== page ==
Mackie Onyx Blackbird ReviewAFFORDABLE FIREWIRE INTERFACE WITH HIGH-END FEATURES 1/01/2011 4:00 AM Eastern
Following the successful launch of its Onyx-i mixer series, Mackie now expands its Onyx Series with the Onyx Blackjack and Onyx Blackbird recording interfaces. Onyx Blackjack is a desktop 2x2 24-bit/48kHz unit with USB output. I was more interested in the single-rackspace Onyx Blackbird, a 16x16 24-bit/96kHz unit with eight Onyx mic preamps, 8-in/8-out ADAT, and word clock I/O and FireWire output. Blackbird can be used either stand-alone (connected directly to any device with 44.1- or 48kHz ADAT Lightpipe or S/MUX II at up to 96 kHz) or via FireWire to a PC- or Mac-based DAW. Unlike Mackie’s Onyx-i mixer series, Onyx Blackbird doesn’t support M-Powered Pro Tools, although the interface works with most other recording apps, including SONAR, Logic, Cubase, Digital Performer, Ableton Live, Mackie Tracktion 3 (bundled free with Blackbird) and Avid Pro Tools 9.
One of my pet peeves about interfaces is the way manufacturers tout these as having 16, 24 or 32 inputs, when that number typically reflects every single possible way audio can enter/exit the device. In the case of Onyx Blackbird, its 16x16 capability includes eight XLR analog inputs and another eight channels via the Lightpipe ports. With Onyx Blackbird, the extra ADAT-in port really comes in handy when cascading two units for full 16 analog input capability.
That said, Onyx Blackbird delivers. The first two inputs are what Mackie terms Super Channels; design-wise, they are identical to the rest but add nice touches such as a hi-Z switch for DI inputs, a highpass filter switch, independent phantom power switch for just channels 1-2, TRS insert jacks and a direct monitor section for listening to inputs 1 and/or 2 in the analog domain for no-latency listening. This section also includes a mono/stereo listening switch and a monitor level pot. When overdubbing in the studio, I used the latter to affect the balance between playback tracks, the source mic(s) and what goes to the headphone bus, making it great for creating quick “more me” performer mixes without having to jump through a lot of hoops.
The other six analog combo XLR/1/4-inch mic/line inputs (on the rear panel) also offer 60 dB of max gain, bicolor LED signal-present/overload indicators and the same preamp quality as the first two. There’s no sense of “two nice ones and the rest”; for example, when miking drums, everything’s sonically matched. The “master” section has two independent headphone outs with level controls and a switch for choosing to hear either the main mix or a custom mix created using the Blackbird Control software. There’s also a Monitor Level control for adjusting control room level.
Installing the Blackbird Control app was a breeze. Rather than include a copy with the interface, it’s a fast, free download, so when you install you’ll have the latest version. There’s no copy protection, so I put it on my MacBook Pro for Logic, desktop Mac for Final Cut/Soundtrack Pro and another version on my PC that runs SONAR. I was off and running in minutes.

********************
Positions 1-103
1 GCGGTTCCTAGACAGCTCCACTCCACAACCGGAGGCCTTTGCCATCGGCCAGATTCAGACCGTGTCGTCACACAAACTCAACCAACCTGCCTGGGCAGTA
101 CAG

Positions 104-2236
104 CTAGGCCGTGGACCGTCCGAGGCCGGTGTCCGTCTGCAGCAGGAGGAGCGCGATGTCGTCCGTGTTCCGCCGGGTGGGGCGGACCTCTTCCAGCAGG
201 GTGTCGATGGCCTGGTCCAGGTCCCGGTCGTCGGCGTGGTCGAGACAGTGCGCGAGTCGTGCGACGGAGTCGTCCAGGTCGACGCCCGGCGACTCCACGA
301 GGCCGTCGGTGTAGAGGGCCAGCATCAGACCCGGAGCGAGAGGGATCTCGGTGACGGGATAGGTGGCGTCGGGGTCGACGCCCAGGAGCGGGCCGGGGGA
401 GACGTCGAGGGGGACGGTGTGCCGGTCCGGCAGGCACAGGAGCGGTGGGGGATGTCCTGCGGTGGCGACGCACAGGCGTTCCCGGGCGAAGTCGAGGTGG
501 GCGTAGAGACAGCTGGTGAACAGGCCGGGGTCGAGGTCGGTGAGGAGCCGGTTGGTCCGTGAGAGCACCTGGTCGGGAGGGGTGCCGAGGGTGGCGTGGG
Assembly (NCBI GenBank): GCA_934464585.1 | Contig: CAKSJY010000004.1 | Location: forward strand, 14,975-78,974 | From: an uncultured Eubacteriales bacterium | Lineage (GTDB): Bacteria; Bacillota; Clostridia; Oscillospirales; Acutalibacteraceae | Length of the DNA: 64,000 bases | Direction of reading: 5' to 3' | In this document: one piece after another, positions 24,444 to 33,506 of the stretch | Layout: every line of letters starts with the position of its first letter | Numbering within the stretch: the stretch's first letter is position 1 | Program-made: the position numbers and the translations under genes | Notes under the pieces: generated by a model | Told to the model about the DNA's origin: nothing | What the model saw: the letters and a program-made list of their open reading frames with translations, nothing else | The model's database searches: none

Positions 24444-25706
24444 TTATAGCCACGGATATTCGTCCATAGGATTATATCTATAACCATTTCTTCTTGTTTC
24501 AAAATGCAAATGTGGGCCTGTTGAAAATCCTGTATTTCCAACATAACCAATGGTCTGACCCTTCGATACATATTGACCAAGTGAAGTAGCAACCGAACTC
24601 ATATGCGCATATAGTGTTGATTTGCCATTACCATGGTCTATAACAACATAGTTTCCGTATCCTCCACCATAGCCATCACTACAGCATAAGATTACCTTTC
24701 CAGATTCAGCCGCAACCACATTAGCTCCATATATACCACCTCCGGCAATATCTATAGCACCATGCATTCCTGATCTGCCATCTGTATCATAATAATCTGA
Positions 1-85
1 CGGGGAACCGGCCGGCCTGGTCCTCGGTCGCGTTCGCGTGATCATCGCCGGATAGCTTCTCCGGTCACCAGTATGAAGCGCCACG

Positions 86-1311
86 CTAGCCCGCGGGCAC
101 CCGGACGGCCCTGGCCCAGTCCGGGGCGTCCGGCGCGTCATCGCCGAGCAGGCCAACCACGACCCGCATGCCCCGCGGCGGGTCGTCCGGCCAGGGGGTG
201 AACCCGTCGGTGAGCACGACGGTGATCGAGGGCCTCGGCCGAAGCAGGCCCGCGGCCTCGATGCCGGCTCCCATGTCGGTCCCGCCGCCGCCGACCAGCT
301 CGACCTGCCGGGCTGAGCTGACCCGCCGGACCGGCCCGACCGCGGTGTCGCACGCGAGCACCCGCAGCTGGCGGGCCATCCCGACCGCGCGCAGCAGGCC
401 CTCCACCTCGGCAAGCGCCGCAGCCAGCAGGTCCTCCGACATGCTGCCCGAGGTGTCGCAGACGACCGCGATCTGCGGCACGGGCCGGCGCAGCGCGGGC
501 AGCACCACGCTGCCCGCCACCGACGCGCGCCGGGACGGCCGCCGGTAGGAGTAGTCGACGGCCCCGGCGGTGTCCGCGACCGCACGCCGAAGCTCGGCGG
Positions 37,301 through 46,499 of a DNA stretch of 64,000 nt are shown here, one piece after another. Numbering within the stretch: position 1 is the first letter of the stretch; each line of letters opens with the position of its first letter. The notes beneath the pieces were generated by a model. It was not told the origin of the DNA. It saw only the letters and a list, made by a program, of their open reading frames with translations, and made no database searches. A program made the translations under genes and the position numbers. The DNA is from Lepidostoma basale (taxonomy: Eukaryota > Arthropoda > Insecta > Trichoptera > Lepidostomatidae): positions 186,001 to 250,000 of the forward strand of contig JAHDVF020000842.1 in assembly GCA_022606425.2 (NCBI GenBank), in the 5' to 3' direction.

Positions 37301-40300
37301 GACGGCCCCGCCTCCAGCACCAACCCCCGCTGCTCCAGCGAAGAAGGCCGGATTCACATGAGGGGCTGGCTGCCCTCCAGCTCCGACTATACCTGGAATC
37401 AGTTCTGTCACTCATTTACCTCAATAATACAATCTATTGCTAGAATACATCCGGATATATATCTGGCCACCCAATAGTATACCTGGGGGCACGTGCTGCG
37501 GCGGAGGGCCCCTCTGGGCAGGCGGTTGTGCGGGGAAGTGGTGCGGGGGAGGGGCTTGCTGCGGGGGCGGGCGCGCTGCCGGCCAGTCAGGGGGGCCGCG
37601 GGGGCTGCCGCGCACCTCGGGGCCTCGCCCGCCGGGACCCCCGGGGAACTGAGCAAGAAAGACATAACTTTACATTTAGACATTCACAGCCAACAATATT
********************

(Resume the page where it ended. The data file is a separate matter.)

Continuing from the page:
Blackbird Control is a full-on matrix mixer that provides pan/mute/solo/fader/routing for all of the inputs, along with assignments for sample rate select (44.1, 48, 88.2, 96 kHz), internal or external clocking (from a digital source or the rear panel BNC word clock I/Os) and few slick tricks like onscreen phone mix level and muting control, and fast, high-res metering with peak hold. And within Blackbird Control, presets can be saved, cut, copied, pasted—a real timesaver.
ALL ABOUT THE SOUND
Flexibility is fine, but the worth of any interface comes down to the sound. The preamps are Mackie’s Onyx design, offering ample headroom and excellent performance (mic-to-insert response is spec’d at only -1 dB from 10 to 150k Hz, and EIN comes in at a ultralow -127 dBu). I had no problem using the preamps with older, low-output ribbon mics, ranging from a vintage Lustraphone to a favorite pair of Royer SF-1s. Here, used as distant room mics, noise was never an issue, even when cranked way up. Even though it’s a small point, I liked the highpass filters on the first two channels; fixed at 75 Hz with a steep -18dB/octave slope, they eliminated the LF rumble and muck without getting in the way of the music.
My only complaint is its lack of individual analog outputs for all the preamps, like the D-25 port on Mackie’s Onyx-i mixers. This comes in handy in live location recording where you want to create a separate split for a P.A. feed, but in the studio, this is hardly an issue. On the digital side, the combination of Mackie’s JetPLL jitter elimination with top-end Cirrus Logic CS5368 A/D converters and CS4385 DACs provide a level of performance that’s far better than I’d dare to expect from an 8-channel unit carrying a $499 (street) price tag. Thumbs up on this one.